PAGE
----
- Aperture, Shutter Speed, and ISO: The Exposure Triangle Explained
- A Beginner's Guide to Aperture Priority Mode and Exposure Compensation
If you're reading this tutorial, I'm assuming it's because you're a beginner photographer that's straight up confused by the concept of aperture.
Of course, given the title, you might just be here to see the LEGOs, too!
Either way, though aperture is the most difficult of the three exposure settings to understand (shutter speed and ISO being the other two), a few simple setups with LEGOs is all you need to answer the question, "What does aperture do?"
In the video above, you can see how our friends over at PHLEARN put this idea to the test.
Not only will you learn quite quickly what the physical purpose of a lens's aperture is (hint: it's to control the amount of light), but you'll also learn about the creative aspects of aperture.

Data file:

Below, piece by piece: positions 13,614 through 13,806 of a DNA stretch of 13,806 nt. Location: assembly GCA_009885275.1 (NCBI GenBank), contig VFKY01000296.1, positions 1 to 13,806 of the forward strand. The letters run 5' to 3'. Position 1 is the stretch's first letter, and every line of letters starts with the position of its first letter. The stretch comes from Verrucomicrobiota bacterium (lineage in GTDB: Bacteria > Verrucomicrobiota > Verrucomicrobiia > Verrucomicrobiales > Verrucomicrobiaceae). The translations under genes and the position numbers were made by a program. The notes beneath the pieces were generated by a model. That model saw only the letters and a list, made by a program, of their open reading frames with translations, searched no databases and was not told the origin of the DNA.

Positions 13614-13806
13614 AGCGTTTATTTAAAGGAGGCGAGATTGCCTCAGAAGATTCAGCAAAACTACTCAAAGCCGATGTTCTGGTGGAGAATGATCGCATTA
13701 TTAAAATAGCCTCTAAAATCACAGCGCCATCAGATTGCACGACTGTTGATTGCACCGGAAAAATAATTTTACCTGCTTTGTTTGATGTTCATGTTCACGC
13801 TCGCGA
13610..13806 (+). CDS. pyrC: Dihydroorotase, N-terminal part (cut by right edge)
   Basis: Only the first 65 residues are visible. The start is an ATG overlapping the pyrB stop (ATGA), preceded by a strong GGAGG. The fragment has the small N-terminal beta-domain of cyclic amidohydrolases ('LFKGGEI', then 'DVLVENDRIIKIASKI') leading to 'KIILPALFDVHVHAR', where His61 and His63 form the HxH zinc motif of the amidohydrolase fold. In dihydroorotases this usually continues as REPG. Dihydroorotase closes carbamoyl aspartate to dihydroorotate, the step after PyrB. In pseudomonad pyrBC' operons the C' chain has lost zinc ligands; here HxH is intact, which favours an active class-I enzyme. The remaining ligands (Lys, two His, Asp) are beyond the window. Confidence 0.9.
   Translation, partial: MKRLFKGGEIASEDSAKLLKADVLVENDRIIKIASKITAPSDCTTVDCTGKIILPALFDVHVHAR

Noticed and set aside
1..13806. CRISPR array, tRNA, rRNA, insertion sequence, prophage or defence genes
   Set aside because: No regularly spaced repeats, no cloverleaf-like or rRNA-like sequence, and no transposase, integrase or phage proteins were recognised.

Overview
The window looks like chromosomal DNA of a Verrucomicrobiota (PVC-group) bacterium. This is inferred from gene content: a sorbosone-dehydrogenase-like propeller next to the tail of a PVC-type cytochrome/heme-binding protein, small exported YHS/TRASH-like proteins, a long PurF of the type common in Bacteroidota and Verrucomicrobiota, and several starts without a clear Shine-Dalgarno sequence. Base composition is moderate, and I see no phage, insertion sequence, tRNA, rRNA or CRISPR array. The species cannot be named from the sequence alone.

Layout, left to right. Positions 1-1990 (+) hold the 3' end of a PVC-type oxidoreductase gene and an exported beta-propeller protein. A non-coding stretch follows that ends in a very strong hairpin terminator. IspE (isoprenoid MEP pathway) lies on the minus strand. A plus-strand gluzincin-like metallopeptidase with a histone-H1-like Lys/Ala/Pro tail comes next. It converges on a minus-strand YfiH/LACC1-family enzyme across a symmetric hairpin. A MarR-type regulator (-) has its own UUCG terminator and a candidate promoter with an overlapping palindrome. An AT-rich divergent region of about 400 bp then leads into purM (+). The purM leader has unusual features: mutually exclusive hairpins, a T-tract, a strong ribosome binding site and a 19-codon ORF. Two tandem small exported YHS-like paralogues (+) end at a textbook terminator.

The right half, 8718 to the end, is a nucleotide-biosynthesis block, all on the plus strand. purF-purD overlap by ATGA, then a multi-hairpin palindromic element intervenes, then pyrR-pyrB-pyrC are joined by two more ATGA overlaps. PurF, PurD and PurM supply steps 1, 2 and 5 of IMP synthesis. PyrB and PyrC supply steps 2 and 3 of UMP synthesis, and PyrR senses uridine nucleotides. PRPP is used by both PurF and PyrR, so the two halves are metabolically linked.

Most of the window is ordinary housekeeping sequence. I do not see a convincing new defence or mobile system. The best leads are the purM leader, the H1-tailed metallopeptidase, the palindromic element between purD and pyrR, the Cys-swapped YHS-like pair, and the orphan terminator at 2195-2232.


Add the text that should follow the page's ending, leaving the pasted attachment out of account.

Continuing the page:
That is, aperture not only controls the amount of light entering the camera, but it also controls what's called depth of field.
As you can see in the screenshot above, when you shoot with a very large aperture like f/2, the subject is in sharp focus but the background is blurry.
This is advantageous when you take portraits because that blurry background helps separate the subject in the shot, thereby helping draw our attention to the person you're photographing and not all the things happening in the background of the shot.
Then again, sometimes you want a very large depth of field, like when shooting landscapes, and to do that, you need to make the aperture smaller.
As you can see in the screenshot above, using a smaller aperture of f/16 brings more of the background into focus.
Of course, this is just one part of aperture and learning how to master its use.
Be sure to check out the entirety of the video to get all the answers to the question, "What is aperture?" as well as a rundown of all the ways you can manipulate the aperture to get better photos.